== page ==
Data mining goes in-depth with the data to predict the future. Based on the predictions, it also suggests the actions to take.
Given below are the various activities of Data Mining:
- Patterns: Data mining discovers patterns that occur in the database. Users can provide the business inputs on which some knowledge of the patterns is expected for decision making.
- Associations/Relationships: Data mining discovers relationships between the objects with the frequency of their association rules. This relationship may be between two or more objects (or) it may discover the rules within the properties of the same object.
- Classification: Data mining organizes data in a set of pre-defined classes. So if any object is picked up from the data, classification associates the respective class label to that object.
- Prediction: Data mining compares a set of existing values to find the best possible future values/trends in business.
Hence, based on all the above results, Data mining also proposes a set of actions to be taken.
Characteristics Of A Data Warehouse
A data warehouse is built based on the following characteristics of data as Subject oriented, Integrated, Non-volatile and Time variant.
#1) Subject Oriented: We can define a data warehouse as subject-oriented as we can analyze data with respect to a specific subject area rather than the application of wise data. This provides results that are more defined for easy decision making. With respect to an education system, the subject areas could be students, subjects, marks, teachers, etc.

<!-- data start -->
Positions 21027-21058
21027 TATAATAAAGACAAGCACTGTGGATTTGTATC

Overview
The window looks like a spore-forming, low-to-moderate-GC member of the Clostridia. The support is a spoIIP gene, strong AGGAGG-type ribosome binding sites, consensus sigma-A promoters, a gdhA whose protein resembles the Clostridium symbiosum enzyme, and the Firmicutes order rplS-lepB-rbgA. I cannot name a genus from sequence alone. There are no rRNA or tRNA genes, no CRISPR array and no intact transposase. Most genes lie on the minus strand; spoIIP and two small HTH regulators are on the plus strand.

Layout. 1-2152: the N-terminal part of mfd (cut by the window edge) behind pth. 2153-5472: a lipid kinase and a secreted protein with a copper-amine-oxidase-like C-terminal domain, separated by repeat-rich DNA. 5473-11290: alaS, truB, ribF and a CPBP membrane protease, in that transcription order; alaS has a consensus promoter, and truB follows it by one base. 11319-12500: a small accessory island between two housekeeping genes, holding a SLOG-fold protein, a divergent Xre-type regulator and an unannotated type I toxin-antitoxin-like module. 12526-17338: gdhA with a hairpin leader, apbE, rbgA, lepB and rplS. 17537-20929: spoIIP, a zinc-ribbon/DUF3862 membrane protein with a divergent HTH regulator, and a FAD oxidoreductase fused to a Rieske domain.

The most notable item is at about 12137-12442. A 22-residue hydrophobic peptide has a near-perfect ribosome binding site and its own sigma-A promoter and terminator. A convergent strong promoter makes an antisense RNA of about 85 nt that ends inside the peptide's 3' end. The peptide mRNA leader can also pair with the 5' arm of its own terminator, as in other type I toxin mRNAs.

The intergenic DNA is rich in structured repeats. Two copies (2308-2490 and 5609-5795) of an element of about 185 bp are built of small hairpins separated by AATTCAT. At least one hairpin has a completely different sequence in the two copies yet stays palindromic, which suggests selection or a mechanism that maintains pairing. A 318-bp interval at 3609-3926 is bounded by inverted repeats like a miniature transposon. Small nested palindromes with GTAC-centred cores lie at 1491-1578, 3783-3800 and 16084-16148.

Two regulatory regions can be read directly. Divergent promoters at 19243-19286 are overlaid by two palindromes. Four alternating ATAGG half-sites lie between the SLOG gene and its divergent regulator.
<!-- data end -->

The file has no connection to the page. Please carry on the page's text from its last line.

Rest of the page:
#2) Integrated: The data in the data warehouse is integrated from distinct sources such as other relational databases, flat files, etc. Such a vast amount of data is fetched for effective data analysis. But there may be data conflicts as different sources of data may be in dissimilar formats. The data warehouse brings all this data in a consistent format across the whole system.
#3) Non-volatile: Once the data is loaded into the data warehouse, it can’t be changed. Logically this is acceptable as frequent change of data will not let you analyze the data. The frequent changes in the operational database can be loaded into a data warehouse on a scheduled basis, during this process, new data gets added, however, the earlier data is not erased and it remains as historical data.